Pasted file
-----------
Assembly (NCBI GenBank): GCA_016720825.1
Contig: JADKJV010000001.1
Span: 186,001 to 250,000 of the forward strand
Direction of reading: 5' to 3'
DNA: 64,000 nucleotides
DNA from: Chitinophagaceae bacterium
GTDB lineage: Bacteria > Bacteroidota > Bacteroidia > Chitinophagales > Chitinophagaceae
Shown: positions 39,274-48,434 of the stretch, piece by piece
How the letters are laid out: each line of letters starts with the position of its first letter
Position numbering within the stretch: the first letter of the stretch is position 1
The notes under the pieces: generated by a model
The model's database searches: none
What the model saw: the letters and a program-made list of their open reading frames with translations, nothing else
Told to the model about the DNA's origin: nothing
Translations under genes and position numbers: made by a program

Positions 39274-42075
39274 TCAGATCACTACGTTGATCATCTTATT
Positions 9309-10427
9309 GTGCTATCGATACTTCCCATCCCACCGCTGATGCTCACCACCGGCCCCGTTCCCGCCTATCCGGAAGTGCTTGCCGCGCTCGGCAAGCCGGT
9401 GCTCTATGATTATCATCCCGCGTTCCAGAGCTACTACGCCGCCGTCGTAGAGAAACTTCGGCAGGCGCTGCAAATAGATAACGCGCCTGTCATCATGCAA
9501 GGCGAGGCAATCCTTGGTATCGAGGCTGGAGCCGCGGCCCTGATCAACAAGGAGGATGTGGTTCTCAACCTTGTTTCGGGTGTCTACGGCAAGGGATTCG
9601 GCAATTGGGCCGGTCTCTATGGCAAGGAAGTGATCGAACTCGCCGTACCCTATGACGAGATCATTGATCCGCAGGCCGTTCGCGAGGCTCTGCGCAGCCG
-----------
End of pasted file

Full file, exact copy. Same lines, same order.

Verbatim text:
Assembly (NCBI GenBank): GCA_016720825.1
Contig: JADKJV010000001.1
Span: 186,001 to 250,000 of the forward strand
Direction of reading: 5' to 3'
DNA: 64,000 nucleotides
DNA from: Chitinophagaceae bacterium
GTDB lineage: Bacteria > Bacteroidota > Bacteroidia > Chitinophagales > Chitinophagaceae
Shown: positions 39,274-48,434 of the stretch, piece by piece
How the letters are laid out: each line of letters starts with the position of its first letter
Position numbering within the stretch: the first letter of the stretch is position 1
The notes under the pieces: generated by a model
The model's database searches: none
What the model saw: the letters and a program-made list of their open reading frames with translations, nothing else
Told to the model about the DNA's origin: nothing
Translations under genes and position numbers: made by a program

Positions 39274-42075
39274 TCAGATCACTACGTTGATCATCTTATT
Positions 9309-10427
9309 GTGCTATCGATACTTCCCATCCCACCGCTGATGCTCACCACCGGCCCCGTTCCCGCCTATCCGGAAGTGCTTGCCGCGCTCGGCAAGCCGGT
9401 GCTCTATGATTATCATCCCGCGTTCCAGAGCTACTACGCCGCCGTCGTAGAGAAACTTCGGCAGGCGCTGCAAATAGATAACGCGCCTGTCATCATGCAA
9501 GGCGAGGCAATCCTTGGTATCGAGGCTGGAGCCGCGGCCCTGATCAACAAGGAGGATGTGGTTCTCAACCTTGTTTCGGGTGTCTACGGCAAGGGATTCG
9601 GCAATTGGGCCGGTCTCTATGGCAAGGAAGTGATCGAACTCGCCGTACCCTATGACGAGATCATTGATCCGCAGGCCGTTCGCGAGGCTCTGCGCAGCCG